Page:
Inflammation and narrowing of the airway in any location, from your throat out into your lungs, can result in wheezing.

The most common causes of recurrent wheezing are asthma and chronic obstructive pulmonary disease (COPD), which both cause narrowing and spasms (bronchospasms) in the small airways of your lungs.

However, any inflammation in your throat or larger airways can cause wheezing. Common causes include infection, an allergic reaction or a physical obstruction, such as a tumor or a foreign object that's been inhaled.

All of the following conditions can lead to wheezing:

  1. Allergies
  2. Anaphylaxis (a severe allergic reaction, such as to an insect bite or medication)
  3. Asthma — a long-term condition that affects airways in the lungs.
  4. Bronchiectasis (a chronic lung condition in which abnormal widening of bronchial tubes inhibits mucus clearing)
  5. Bronchiolitis (especially in young children)
  6. Bronchitis
  7. Childhood asthma
  8. COPD (chronic obstructive pulmonary disease) — the blanket term for a group of diseases that block airflow from the lungs — including emphysema.
  9. Emphysema
  10. Epiglottitis (swelling of the "lid" of your windpipe)
  11. Foreign object inhaled: First aid
  12. Gastroesophageal reflux disease (GERD)
  13. Heart failure
  14. Lung cancer
  15. Medications (particularly aspirin)
  16. Obstructive sleep apnea (a condition in which breathing stops and starts during sleep)
  17. Pneumonia — an infection in one or both lungs.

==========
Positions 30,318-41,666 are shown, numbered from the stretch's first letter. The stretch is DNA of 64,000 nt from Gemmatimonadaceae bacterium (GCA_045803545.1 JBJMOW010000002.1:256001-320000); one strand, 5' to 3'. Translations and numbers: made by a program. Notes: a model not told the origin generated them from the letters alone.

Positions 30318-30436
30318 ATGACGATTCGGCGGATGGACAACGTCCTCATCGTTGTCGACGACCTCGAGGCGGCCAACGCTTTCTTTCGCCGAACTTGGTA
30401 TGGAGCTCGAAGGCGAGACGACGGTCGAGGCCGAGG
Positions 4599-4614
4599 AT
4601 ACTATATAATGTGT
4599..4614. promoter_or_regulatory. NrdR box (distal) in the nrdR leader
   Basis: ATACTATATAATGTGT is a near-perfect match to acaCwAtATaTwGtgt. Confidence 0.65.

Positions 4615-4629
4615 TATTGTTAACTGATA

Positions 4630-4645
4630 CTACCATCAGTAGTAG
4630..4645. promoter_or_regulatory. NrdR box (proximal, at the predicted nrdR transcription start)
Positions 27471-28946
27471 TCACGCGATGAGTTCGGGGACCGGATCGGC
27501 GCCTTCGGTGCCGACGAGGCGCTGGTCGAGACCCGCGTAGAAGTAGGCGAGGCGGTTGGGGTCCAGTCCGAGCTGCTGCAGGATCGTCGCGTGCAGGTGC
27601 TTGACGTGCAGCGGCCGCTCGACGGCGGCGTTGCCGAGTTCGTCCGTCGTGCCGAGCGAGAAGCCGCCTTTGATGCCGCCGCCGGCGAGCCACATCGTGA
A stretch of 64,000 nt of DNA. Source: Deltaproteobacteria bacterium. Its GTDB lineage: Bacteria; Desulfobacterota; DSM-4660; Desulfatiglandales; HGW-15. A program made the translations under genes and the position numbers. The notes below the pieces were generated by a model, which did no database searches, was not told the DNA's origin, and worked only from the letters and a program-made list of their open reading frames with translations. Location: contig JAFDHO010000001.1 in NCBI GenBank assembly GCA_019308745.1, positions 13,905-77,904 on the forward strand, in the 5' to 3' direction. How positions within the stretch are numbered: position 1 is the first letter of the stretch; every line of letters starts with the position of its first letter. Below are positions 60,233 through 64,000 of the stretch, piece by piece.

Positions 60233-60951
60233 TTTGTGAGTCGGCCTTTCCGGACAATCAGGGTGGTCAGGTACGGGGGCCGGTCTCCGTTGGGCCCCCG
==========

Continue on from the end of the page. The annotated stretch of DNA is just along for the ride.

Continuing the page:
18. Respiratory syncytial virus (RSV) — especially in young children
  19. Respiratory tract infection (especially in children younger than 2)
  20. Smoking
  21. Vocal cord dysfunction (a condition that affects vocal cord movement)

Causes shown here are commonly associated with this symptom. Work with your doctor or other health care professional for an accurate diagnosis.

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Jan. 11, 2018

See also

  1. Acute bronchitis: Is it contagious?
  2. Albuterol side effects
  3. Allergies
  4. Allergies and asthma
  5. Allergy medications: Know your options
  6. Allergy-proof your home
  7. Alpha-gal syndrome
  8. Anaphylaxis
  9. Anaphylaxis: First aid
  10. Ascariasis
  11. Aspergillosis
  12. Asthma
  13. Asthma and acid reflux
  14. Asthma attack
  15. Asthma diet
  16. Asthma inhalers: Which one's right for you?
  17. Asthma: Colds and flu
  18. Asthma medications
  19. Asthma: Testing and diagnosis
  20. Asthma treatment: 3 steps
  21. Atrioventricular canal defect
  22. Avoid rebound nasal congestion
  23. Bronchiolitis
  24. Bronchitis
  25. Carcinoid tumors
  26. Cardiac asthma: What causes it?
  27. Infographic: Cardiac sarcoidosis: A heart under attack
  28. Chronic cough
  29. COPD
  30. Cystic fibrosis
  31. What is cystic fibrosis? A Mayo Clinic expert explains
  32. Cystic fibrosis FAQs
  33. Dilated cardiomyopathy
  34. Dust mite allergy
  35. Food allergy
  36. Food allergy or intolerance?
  37. Granulomatosis with polyangiitis
  38. Heart failure
  39. Heart failure and sex: Is it safe?
  40. Holiday Heart
  41. Lung cancer
  42. Infographic: Lung Cancer
  43. Lung Cancer
  44. Lung nodules: Can they be cancerous?
  45. Infographic: Lung Transplant for Cystic Fibrosis
  46. Milk allergy
  47. Nasal Cleaning
  48. Neuroblastoma
  49. Ozone air purifiers
  50. Peanut allergy
  51. Pectus excavatum
  52. Pectus excavatum
  53. Penicillin allergy
  54. Pulmonary edema
  55. Pulmonary embolism
  56. Respiratory syncytial virus (RSV)
  57. Sarcoidosis
  58. Shellfish allergy
  59. Super Survivor Conquers Cancer
  60. Vascular rings
  61. Asthma attack video
  62. Dry powder disk inhaler
  63. Dry powder tube inhaler
  64. Video: How to use a peak flow meter
  65. Single-dose dry powder inhaler
  66. Using a metered dose asthma inhaler and spacer
  67. Vocal cord dysfunction
  68. Heart failure action plan
  69. What is aspirin-exacerbated respiratory disease (AERD)?